- To be practicing the research strategies of posing research questions, figuring out where to look to find the answers we seek, locating and evaluating scholarly and popular sources, reading the conversation (figuring out who’s saying what about your topic, where are there gaps? are scholars not talking about something? what’s missing?) and figuring out how you can contribute.
As your instructor, I will use this assignment to assess your achievement across both of these goals.
Your final paper should make the reader feel like the argument you are making is reasonable and persuasive, supported by research-based evidence (a reason it is very important to be strategic with your choice and use of sources, to keep excellent notes on rhetorical analysis of sources, and to sketch out the conversation accurately).
You will develop your knowledge of your topic by gathering at least 6 sources to your works cited list (at least 3 scholarly, up to 3 popular, and any other applicable sources needed).
In order to successfully complete this essay assignment, you will need to:
- Make a claim that is based on the argument types we read about in the Wayne Writer (definition, evaluation, causal, rebuttal, proposal).
- Support your claim throughout your essay with examples and evidence gathered through your research methods.
- Identify and clearly target a specific academic audience with your writing, considering whether that audience is comprised of insiders or outsiders relative to your communities of observation.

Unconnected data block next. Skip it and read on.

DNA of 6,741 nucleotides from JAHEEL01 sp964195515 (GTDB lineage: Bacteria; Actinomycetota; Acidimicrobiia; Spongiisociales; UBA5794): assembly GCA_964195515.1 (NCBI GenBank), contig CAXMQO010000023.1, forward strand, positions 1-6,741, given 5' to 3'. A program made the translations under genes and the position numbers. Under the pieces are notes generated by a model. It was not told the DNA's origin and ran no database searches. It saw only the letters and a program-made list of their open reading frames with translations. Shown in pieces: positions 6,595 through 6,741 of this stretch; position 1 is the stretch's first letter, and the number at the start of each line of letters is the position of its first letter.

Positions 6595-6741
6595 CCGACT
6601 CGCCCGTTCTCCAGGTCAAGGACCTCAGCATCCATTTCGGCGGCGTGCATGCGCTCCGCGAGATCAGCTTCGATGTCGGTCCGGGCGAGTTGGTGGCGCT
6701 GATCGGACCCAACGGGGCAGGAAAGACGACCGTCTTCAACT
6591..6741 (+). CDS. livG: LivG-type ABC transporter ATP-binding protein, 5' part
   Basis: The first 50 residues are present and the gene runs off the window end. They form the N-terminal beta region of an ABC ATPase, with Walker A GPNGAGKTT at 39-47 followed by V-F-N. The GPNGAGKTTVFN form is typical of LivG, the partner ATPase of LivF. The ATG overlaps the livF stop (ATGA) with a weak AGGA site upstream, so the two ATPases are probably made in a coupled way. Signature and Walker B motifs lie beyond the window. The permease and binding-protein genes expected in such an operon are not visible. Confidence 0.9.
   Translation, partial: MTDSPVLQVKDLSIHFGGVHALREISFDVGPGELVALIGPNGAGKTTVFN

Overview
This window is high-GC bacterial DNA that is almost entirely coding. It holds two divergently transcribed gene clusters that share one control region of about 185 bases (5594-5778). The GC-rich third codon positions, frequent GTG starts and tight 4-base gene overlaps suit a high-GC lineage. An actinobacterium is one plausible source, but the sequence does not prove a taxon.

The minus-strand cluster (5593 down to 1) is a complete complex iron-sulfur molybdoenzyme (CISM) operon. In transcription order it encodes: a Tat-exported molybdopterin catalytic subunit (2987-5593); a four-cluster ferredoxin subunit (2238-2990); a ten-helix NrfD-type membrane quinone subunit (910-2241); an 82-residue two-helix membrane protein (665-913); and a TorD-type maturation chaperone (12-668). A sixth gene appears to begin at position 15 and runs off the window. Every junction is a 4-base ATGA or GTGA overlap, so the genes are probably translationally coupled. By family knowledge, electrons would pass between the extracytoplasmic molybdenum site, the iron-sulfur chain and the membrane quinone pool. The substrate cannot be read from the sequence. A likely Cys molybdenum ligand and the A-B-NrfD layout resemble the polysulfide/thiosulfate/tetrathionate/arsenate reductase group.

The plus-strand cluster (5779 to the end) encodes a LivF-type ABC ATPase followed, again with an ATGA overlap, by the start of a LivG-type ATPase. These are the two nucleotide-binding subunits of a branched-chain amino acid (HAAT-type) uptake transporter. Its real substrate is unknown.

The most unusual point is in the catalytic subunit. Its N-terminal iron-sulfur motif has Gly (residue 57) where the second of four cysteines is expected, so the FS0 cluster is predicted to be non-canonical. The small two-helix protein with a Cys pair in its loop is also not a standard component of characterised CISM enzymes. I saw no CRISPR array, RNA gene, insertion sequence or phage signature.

- Conclude with avenues for further pursuit: is there an issue or tension you’ve discovered that needs to be further explored? A change you think should be made? More research that needs to be conducted to further pursue your questions?
Minimum Requirements (what you’ll turn in)
- 2000-2500 word Final Researched Argument Essay (plus Works Cited)
Upload your paper to Blackboard by the start of class on 3/29/2017.
Your essay is worth 200 points and will be evaluated using the following rubric.
|Does the beginning of the essay introduce the topic according to the conventions of the genre?|
|Does the beginning of the essay introduce or foreshadow the paper’s argumentative claim? (“I argue that…”)|
|Is there an appropriate use of secondary sources to develop a sense of the conversation surrounding the topic?|
|Within the paragraphs, are the sources used appropriately as evidence to support the main claim? Do the paragraphs work together to make the overall argument?|